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  • Would you rather do a Short Sale Mortgage or Foreclosure Mortgage?

    May 26, 2015 | Blog Mortgages
  • short sale mortgage

    A short sale mortgage is selling your home for a lesser value or balance that is remained on the mortgage as compared to what it originally was. Usually, you will be able to pay off the entire mortgage with whatever cash you receive from the sale. A short sale mortgage is particularly needed when you are unable to refinance your mortgage, if you are behind your mortgage payments, if you owe more than your home is and if you have possible financial hardships.

    A short sale mortgage comes as a pre-foreclosure “savior”; it allows you to try selling your home before it gets foreclosed. A short sale mortgage serves as a savior by lowering fees for the borrower and creditor. When you decide to do a short sale mortgage, you and your realtor must put up the home for sale, and then wait for an offer to be received. The downside to a short sale mortgage is the effect it has on your credit score. Your credit score drops between 50 to 130 points. However, you can build back your credit score over a period of time.

    A foreclosure mortgage, on the other hand, is when the homeowner fails to make mortgage payments consistently over a period of time. The lender automatically takes ownership of the home and evicts owner, then puts the house up for sale. Not only will borrower lose the home, but also it affects their credit score badly. Foreclosure is the final straw, and you will not be able to negotiate at that point. Unfortunately, a property is usually used as a collateral in the event the mortgage is not paid. Therefore, it is a legal and outright ownership for the lender.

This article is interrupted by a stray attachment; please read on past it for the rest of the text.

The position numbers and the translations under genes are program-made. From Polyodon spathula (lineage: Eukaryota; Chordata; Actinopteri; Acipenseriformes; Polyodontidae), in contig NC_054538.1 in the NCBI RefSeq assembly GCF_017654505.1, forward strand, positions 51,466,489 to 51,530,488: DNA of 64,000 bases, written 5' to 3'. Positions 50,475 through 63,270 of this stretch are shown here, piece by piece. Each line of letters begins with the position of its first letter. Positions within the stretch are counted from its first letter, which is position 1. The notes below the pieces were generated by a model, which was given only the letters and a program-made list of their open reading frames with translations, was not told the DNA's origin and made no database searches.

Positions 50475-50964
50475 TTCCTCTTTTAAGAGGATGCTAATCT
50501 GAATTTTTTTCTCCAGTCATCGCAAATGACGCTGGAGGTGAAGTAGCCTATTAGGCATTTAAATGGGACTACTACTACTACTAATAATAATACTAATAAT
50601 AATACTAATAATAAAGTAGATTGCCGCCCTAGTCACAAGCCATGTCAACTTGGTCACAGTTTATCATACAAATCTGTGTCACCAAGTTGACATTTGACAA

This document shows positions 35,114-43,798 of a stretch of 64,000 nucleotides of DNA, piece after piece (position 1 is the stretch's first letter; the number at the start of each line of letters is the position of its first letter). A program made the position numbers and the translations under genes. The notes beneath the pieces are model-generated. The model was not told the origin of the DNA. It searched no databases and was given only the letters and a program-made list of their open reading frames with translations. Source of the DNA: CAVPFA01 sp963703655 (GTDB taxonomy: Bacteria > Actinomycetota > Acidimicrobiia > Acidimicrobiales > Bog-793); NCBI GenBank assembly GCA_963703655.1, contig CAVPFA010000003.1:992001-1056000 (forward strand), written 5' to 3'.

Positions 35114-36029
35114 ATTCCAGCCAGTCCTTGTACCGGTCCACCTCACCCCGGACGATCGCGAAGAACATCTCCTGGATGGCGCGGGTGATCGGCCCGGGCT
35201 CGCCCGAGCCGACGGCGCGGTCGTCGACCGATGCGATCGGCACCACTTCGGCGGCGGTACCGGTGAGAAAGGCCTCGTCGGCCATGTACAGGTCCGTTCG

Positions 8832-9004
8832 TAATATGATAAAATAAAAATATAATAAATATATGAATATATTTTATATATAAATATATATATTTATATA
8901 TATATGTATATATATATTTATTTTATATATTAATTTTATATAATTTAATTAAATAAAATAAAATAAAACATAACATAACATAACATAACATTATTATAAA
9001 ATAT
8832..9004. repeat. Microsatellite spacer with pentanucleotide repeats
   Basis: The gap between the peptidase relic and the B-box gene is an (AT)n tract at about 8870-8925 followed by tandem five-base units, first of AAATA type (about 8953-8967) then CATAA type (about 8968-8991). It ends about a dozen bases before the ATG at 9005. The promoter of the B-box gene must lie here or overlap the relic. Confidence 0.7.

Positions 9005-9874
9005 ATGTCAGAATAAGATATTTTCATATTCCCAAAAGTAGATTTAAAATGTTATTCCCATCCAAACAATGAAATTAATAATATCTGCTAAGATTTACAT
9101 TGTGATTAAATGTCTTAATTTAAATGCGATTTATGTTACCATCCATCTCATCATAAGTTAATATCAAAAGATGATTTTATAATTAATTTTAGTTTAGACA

Foreclosed homes will be put up for traditional sale or judicial sale.

    Though it sounds harsh that the lender will take ownership of the home if a mortgage is not rendered in three to six months, they do not take the house without giving notifications. The lender is likely to send notices in the mail to inform the homeowner and gives them time to pay or settle the balance. However, if nothing is done after six months, the home will be put up for sale. The main problem with foreclosure is that the home is sold “AS IS”. It can be very expensive to fix a foreclosed home “AS IS” only because there may be many repairs needed.

    Moreover, foreclosed homes that are sold at an auction requires the buyer to pay within 24 hours, therefore, does not give the buyer the opportunity to inspect the home for any problems. By making that payment commitment within 24 hours, the buyer is at risk of what he may expect when he finally sees the foreclosed home. The other major problem is the fact that redemption laws give right to the borrower to reclaim their property even after a new buyer has bought the home.

    It is important to keep up with your mortgage to prevent some of these headaches. If you had a limited choice, a short sale mortgage would be of a lesser evil.